What is in this article?:
- California and Arizona citrus nursery growers are shifting production of critical plants from the outdoors to ‘indoor protective structures’ to gain protection from the Asian citrus psyllid insect and its primary vectored disease Huanglongbing;
- Growing commercial plants indoors is much different than outdoor production, says Jim Bethke, University of California Cooperative Extension floriculture farm advisor in San Diego County.
California and Arizona citrus nursery growers are shifting production of critical plants from the outdoors to ‘indoor protective structures’ to gain protection from the Asian citrus psyllid (ACP) insect and its primary vectored disease Huanglongbing (HLB).
ACP and HLB are major threats to the U.S. citrus industry. The ACP was first found in California in August 2008 and in Arizona in October 2009. Neither state has HLB, a disease which kills every tree it infects.
Growing plants indoors is much different than outdoor production, says Jim Bethke, University of California Cooperative Extension floriculture farm advisor in San Diego County.
“The plants change, the pests change, and the soil and growing environment changes.”
Bethke has spent decades helping San Diego County ornamental plant growers successfully farm plants in greenhouses. He shared his experiences and what citrus nursery growers could experience in indoor production during the “Life on the Inside” citrus nursery workshop in Ontario, Calif., in mid August, sponsored by the California Citrus Nursery Board.
One of the first realities of growing plants indoors is the pest complex can increase.
“You’ll likely find extra pests indoors that you haven’t dealt with outside including mites and thrips,” Bethke told the citrus nursery crowd. “It’s very hard to exclude mites with screening material. The screen can exclude the Asian citrus psyllid, but will not keep out thrips.”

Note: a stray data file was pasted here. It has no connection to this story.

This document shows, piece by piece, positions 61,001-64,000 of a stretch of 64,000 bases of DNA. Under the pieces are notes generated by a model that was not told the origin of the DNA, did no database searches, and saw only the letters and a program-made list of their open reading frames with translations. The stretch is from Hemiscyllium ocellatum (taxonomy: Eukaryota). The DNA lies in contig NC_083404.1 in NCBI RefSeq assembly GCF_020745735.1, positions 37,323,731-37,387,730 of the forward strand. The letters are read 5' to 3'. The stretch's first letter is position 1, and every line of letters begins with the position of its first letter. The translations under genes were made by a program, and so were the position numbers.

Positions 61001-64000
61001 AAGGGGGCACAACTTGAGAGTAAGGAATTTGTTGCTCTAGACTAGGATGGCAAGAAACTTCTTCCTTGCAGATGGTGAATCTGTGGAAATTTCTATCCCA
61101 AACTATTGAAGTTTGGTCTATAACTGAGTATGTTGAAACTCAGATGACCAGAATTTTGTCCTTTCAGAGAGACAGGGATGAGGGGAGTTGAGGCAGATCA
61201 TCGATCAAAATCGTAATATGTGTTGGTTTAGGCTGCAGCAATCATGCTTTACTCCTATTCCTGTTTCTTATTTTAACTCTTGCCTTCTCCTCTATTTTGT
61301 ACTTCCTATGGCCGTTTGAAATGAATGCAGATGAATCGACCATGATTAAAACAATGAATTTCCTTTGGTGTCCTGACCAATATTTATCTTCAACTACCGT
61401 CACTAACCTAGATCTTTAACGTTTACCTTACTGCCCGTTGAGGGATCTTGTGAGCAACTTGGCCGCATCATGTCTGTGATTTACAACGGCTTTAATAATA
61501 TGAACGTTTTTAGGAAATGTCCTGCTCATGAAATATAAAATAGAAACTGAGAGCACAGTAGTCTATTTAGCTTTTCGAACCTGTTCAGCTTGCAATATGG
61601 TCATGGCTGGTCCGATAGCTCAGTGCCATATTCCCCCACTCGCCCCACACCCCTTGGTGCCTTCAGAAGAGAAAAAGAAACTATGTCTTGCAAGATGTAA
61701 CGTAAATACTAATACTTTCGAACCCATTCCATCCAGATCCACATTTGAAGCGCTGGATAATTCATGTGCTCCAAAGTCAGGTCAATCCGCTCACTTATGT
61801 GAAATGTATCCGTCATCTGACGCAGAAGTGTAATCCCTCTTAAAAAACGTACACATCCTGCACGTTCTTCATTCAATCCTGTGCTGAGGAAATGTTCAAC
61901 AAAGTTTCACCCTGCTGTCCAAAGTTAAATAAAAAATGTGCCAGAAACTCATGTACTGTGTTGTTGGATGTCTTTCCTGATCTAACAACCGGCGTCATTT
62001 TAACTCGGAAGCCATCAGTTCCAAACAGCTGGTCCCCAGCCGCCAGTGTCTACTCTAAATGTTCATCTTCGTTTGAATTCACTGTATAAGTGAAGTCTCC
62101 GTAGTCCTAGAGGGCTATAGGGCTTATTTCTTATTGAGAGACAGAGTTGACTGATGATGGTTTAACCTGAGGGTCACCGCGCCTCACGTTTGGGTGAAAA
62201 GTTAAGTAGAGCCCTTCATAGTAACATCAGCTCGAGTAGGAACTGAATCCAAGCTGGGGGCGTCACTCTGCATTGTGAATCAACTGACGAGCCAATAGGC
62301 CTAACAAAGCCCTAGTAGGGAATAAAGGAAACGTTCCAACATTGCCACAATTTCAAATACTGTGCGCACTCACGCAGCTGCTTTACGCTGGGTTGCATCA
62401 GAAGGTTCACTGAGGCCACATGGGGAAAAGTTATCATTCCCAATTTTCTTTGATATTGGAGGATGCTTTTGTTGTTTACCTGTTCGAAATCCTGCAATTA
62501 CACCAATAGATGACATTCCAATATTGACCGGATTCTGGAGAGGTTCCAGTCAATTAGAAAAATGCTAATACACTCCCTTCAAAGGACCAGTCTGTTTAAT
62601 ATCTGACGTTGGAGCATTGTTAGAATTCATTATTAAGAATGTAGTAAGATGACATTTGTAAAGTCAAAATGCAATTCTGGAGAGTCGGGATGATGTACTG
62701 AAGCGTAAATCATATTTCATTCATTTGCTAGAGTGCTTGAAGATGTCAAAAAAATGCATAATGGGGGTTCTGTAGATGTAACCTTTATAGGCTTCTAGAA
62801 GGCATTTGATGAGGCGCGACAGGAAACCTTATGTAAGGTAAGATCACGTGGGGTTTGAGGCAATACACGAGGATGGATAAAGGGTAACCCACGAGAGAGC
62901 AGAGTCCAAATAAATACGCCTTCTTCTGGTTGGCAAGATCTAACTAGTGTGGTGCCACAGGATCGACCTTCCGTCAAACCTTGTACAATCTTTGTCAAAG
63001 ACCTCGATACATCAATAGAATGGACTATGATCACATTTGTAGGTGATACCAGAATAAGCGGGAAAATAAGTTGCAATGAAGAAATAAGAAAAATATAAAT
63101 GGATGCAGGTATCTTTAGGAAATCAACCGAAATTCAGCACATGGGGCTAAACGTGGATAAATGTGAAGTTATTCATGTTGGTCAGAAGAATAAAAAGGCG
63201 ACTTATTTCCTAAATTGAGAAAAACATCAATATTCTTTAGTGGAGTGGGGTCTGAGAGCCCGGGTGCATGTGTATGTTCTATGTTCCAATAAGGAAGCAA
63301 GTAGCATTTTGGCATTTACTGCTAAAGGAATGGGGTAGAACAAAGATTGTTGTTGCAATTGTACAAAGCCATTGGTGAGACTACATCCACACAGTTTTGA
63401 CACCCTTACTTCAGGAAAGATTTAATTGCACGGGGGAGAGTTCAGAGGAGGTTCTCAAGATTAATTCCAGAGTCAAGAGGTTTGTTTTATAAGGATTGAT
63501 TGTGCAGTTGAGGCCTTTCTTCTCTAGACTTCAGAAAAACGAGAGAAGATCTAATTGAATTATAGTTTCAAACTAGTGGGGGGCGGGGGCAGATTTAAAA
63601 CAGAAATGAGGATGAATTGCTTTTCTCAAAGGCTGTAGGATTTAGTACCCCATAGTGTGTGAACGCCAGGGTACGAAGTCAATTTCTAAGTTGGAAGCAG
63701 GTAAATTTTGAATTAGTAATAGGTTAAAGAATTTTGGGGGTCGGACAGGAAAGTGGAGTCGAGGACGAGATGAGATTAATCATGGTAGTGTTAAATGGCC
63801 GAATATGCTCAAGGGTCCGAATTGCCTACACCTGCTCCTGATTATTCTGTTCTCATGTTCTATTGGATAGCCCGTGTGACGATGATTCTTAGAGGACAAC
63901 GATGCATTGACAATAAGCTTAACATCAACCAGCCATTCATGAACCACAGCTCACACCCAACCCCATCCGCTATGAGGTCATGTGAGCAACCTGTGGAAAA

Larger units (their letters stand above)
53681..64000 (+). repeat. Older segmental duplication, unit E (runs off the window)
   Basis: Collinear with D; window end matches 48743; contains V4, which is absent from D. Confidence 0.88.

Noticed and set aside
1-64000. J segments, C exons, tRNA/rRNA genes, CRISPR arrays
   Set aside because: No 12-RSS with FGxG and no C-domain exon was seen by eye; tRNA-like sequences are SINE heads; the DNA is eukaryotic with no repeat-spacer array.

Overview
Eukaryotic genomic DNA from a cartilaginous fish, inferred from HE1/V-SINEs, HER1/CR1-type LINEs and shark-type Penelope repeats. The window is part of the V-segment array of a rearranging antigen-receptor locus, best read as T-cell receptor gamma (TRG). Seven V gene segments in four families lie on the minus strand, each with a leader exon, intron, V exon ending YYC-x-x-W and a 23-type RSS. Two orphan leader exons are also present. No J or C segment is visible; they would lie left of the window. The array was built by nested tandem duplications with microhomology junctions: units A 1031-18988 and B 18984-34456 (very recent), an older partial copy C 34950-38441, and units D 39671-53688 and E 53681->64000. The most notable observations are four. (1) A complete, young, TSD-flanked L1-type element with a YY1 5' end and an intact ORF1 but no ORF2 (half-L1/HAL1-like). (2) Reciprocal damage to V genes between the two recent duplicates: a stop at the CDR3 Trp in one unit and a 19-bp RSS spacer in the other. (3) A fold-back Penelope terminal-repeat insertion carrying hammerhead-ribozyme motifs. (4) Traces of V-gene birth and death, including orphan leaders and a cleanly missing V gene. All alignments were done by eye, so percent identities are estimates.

For decades, pesticide applications in greenhouses have typically followed a calendar schedule. Ornamental plant growers are keenly aware that mites and aphids show up in the spring and leafminers appear closer to summer. Pesticides were applied whether the pest was present or not.
The more recent trend in greenhouse production is reduced pesticide use due to integrated pest management (IPM) strategies plus effective pest monitoring and scouting.
“A lot of time and effort is spent looking for pests and positively identifying the pests,” Bethke said. “Every effort is made to control pests before pesticides are ever applied.”
A knowledgeable staff is critical to this success and in a small operation staffing may include strictly the owner.
In larger operations with multiple employees, Bethke recommends a three-member team – one member each to focus on IPM, decision making, and plant production. The team should meet on a regular basis.
“The IPM team should closely monitor plants for pests and then record and summarize the information on paper,” Bethke said.
The scout monitors for pests and the decision maker decides if the pest has reached a level that requires a control measure. The grower, the most familiar with the crop, walks the crop on a daily basis and can identify problems with the plants. These three working together can make good decisions on needed pest control.